We thank Pope Francis for visiting Bangladesh and expressing his willingness to continue efforts to safeguard the rights of Rohingya minorities in Myanmar. During the visit, he met with Christians as well as people of other faiths, including Rohingya Muslims, and shared his good will and love for the humanity. Although there has been no tangible outcome of the visit so far, it generated much hope that humanity will prevail in the end.
Before coming to Bangladesh, the Pope had also visited Myanmar with his mission of upholding the cause of the oppressed and persecuted. He urged the government of Myanmar to ensure justice and human dignity for the persecuted people. Although he has been criticised for not uttering the word ‘Rohingya’ in Myanmar, he defended himself by saying that if in his public remarks he used the word, he would be “slamming the door in the face” of the local government.
Everyone knows what his visit was meant for, and we hope the leadership of Myanmar will understand his message of peace and harmony. Overall, the Pope is extraordinarily pro-people. He preached peace and harmony both in Myanmar and Bangladesh and held interfaith dialogue and prayers.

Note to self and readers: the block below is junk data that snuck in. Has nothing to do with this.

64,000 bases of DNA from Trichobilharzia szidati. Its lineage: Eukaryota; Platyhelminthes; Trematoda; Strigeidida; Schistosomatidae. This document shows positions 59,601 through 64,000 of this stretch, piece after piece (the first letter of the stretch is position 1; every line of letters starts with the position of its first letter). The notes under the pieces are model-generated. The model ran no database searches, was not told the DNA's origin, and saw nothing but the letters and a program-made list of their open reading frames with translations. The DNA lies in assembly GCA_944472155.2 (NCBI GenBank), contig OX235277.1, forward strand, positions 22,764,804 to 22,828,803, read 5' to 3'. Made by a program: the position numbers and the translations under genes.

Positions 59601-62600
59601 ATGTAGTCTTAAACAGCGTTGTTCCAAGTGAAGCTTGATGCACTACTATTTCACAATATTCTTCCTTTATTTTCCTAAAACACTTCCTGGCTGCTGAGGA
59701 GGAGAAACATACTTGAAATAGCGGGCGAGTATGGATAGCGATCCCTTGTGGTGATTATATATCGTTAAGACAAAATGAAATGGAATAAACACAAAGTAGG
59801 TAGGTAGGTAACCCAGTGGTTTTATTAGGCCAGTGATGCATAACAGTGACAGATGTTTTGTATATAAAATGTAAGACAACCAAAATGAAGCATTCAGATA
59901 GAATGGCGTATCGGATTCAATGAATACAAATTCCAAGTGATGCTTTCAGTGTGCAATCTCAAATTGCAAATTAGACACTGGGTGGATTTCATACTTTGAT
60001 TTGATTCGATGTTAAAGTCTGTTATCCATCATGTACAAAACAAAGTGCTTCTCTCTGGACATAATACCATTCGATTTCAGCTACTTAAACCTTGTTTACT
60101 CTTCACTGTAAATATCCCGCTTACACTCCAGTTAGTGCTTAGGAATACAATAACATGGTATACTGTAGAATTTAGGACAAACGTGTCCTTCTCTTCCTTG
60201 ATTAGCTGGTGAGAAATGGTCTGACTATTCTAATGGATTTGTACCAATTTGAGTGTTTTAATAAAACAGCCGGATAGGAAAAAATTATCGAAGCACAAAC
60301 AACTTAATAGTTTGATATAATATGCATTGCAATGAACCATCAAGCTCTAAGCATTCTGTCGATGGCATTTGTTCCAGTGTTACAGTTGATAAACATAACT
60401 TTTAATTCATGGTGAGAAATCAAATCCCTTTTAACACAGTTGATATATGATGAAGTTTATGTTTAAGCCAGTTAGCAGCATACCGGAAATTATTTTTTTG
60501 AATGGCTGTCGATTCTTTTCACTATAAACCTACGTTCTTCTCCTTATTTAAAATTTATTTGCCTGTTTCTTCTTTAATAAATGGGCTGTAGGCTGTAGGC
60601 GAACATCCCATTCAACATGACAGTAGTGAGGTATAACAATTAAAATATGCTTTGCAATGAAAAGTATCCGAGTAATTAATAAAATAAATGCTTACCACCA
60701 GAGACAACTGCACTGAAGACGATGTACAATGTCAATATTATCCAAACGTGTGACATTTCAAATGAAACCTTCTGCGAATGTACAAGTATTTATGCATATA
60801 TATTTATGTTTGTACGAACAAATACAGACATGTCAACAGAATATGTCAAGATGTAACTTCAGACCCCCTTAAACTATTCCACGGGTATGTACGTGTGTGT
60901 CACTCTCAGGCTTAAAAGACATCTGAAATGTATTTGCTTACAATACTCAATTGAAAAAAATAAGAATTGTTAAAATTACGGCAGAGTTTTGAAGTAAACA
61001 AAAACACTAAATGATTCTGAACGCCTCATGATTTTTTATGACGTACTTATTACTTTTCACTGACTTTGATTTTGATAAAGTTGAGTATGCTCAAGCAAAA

The government of Bangladesh has been caring for the basic needs of nearly one million Rohingya refugees, who have fled from the Rakhine state of Myanmar. Many still continue to come to Bangladesh because of the fear of being brutally persecuted and killed by the Myanmar army.
This is a big problem in our country now. We earnestly desire that the Myanmar government will concede to the global feeling and will be sincere and serious for making realistic plan for getting its people from Bangladesh back as soon as possible.
The Pope urged the World to stand by Bangladesh in dealing with the Rohingya crisis. While speaking to a group of Rohingyas in Dhaka, he told them, “We will not close your hearts to you.” We wish the Pope will remain committed to the peace building process as long as peace does not return in Myanmar’s Rakhine state and Rohingyas are not peacefully resettled at their home.